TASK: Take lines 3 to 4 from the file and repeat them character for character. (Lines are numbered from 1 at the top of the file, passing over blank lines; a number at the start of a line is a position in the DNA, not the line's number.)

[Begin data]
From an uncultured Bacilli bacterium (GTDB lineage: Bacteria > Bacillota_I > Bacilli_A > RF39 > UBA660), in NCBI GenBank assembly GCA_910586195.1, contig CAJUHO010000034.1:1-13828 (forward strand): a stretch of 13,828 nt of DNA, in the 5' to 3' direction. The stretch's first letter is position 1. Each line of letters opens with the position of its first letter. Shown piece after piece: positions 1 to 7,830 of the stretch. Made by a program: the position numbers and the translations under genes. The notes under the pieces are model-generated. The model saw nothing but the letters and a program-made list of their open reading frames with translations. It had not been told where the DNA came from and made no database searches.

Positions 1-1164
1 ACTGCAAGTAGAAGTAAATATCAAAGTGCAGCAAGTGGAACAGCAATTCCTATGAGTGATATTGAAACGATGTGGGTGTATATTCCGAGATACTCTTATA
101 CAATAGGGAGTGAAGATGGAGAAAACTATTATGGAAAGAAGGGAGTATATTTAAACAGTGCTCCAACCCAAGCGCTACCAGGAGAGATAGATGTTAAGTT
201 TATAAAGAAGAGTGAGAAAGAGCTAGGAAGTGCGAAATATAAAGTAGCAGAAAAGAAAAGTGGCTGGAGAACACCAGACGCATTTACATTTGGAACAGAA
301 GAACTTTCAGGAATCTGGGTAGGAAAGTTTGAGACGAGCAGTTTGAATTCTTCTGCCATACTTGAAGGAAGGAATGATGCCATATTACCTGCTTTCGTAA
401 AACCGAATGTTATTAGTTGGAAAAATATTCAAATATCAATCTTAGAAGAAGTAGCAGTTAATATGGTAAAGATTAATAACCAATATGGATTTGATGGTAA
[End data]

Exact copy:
1 ACTGCAAGTAGAAGTAAATATCAAAGTGCAGCAAGTGGAACAGCAATTCCTATGAGTGATATTGAAACGATGTGGGTGTATATTCCGAGATACTCTTATA
101 CAATAGGGAGTGAAGATGGAGAAAACTATTATGGAAAGAAGGGAGTATATTTAAACAGTGCTCCAACCCAAGCGCTACCAGGAGAGATAGATGTTAAGTT